Unmarried, cohabiting parents may be putting their kids at risk for a host of personal problems according to a new report from the University of Virgina’s National Marriage Project and the Institute for American Values.
According to a report in the Huffington Post, the new study “pulls together findings from 18 scholars to argue that kids living in cohabiting households don’t do as well socially, educationally and psychologically as kids living in intact married households.”
The authors point to a lack of stability in cohabiting relationships as one of the culprits: cohabiting couples with a child are more than twice as likely to break up before their child turns 12 as their married counterparts.
That lack of stability—defined as the rotating crop of parent-like figures who transition in and out of kids’ lives—is tied to:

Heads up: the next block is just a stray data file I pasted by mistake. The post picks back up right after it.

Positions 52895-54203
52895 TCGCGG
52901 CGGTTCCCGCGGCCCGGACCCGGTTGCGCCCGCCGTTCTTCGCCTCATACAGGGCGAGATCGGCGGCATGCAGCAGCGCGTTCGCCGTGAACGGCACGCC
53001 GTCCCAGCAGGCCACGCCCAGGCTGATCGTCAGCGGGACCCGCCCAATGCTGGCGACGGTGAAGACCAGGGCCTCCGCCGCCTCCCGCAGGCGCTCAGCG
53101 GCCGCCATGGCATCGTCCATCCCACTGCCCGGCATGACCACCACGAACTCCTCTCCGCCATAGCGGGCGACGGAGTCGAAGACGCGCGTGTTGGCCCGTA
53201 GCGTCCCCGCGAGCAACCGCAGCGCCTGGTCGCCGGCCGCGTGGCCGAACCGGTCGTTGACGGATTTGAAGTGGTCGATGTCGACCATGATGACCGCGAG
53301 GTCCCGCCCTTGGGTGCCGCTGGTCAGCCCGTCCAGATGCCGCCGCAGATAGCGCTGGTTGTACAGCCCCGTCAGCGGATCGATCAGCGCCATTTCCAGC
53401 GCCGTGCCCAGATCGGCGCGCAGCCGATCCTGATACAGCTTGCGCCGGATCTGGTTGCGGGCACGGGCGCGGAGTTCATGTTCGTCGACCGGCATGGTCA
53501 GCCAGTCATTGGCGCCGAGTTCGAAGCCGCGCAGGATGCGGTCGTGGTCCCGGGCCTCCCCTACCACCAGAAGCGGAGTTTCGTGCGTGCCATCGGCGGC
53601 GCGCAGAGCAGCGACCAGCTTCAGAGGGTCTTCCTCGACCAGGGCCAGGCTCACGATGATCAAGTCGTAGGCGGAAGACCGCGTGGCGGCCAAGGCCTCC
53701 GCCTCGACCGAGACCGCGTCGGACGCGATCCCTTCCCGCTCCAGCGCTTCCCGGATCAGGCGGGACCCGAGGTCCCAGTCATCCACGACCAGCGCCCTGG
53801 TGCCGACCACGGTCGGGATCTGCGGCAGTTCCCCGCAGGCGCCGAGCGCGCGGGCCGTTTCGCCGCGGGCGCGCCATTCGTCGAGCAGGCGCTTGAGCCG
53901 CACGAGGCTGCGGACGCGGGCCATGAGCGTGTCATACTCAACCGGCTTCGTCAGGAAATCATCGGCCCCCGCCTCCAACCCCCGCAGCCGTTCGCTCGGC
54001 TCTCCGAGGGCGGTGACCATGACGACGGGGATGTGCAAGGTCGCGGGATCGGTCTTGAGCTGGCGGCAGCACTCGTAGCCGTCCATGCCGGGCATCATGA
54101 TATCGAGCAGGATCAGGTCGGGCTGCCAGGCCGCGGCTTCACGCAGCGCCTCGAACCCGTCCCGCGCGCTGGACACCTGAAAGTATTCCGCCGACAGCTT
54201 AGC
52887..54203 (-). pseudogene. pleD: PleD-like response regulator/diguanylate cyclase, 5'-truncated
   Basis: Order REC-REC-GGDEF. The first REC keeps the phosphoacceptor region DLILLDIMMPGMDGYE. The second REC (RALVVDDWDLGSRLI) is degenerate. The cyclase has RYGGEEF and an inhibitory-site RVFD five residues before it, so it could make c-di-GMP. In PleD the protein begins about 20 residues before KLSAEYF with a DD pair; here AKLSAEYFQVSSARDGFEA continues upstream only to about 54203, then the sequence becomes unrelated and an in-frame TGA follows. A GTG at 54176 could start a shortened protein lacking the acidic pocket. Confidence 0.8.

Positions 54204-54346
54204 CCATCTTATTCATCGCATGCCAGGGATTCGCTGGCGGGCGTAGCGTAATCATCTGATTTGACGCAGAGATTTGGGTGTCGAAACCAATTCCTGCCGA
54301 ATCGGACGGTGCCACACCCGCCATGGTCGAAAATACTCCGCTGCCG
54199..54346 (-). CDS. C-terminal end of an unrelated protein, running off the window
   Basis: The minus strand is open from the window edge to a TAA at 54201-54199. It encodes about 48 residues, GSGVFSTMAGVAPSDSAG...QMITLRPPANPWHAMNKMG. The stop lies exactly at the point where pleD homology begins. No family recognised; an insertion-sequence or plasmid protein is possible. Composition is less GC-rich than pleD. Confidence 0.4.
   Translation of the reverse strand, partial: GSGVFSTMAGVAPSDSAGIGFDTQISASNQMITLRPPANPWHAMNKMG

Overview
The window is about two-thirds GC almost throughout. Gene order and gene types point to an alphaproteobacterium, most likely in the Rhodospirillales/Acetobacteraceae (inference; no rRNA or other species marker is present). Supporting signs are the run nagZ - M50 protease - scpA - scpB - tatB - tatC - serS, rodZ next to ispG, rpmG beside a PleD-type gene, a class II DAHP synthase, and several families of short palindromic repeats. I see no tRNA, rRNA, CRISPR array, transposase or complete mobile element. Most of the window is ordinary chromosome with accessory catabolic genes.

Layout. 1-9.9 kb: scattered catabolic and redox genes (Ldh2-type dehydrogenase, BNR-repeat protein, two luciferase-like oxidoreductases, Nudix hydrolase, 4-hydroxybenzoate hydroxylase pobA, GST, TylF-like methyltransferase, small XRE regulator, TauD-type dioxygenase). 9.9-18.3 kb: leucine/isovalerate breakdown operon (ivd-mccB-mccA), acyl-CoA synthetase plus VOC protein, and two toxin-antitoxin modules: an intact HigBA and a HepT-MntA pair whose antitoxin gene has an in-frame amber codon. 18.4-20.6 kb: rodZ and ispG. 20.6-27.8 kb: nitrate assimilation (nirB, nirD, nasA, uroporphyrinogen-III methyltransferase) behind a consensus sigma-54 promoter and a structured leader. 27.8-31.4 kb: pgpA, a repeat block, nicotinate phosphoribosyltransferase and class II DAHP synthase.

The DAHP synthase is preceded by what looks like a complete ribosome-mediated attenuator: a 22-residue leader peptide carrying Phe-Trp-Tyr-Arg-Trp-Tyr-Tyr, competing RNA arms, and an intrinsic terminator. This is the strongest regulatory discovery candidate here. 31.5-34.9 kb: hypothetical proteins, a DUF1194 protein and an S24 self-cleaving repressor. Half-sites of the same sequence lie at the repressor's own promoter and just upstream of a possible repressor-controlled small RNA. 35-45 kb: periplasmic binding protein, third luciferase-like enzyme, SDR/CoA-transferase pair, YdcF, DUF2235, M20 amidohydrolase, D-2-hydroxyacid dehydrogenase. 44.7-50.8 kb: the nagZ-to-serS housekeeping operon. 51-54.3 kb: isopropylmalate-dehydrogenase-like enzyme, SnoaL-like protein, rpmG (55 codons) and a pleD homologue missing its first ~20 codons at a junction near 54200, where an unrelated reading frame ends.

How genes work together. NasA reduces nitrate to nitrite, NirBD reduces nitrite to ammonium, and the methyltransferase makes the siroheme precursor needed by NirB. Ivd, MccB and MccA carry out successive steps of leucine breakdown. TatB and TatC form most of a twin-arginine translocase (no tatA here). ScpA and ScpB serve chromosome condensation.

The effects are especially evident in children who experience several of these transitions.
The findings are cause for concern, according to the authors, because cohabiting families are on the rise: there are twelve times as many today as there were in the 1970s. Recent statistics show that 42 percent of kids have lived in a cohabiting household by the age of twelve (by contrast, only 24 percent of kids have experienced divorce by that age).
Marriage, the authors say, is the gold standard for stability and is therefore the relationship that will ensure kids have the best shot at succeeding in life.
Couldn’t agree more.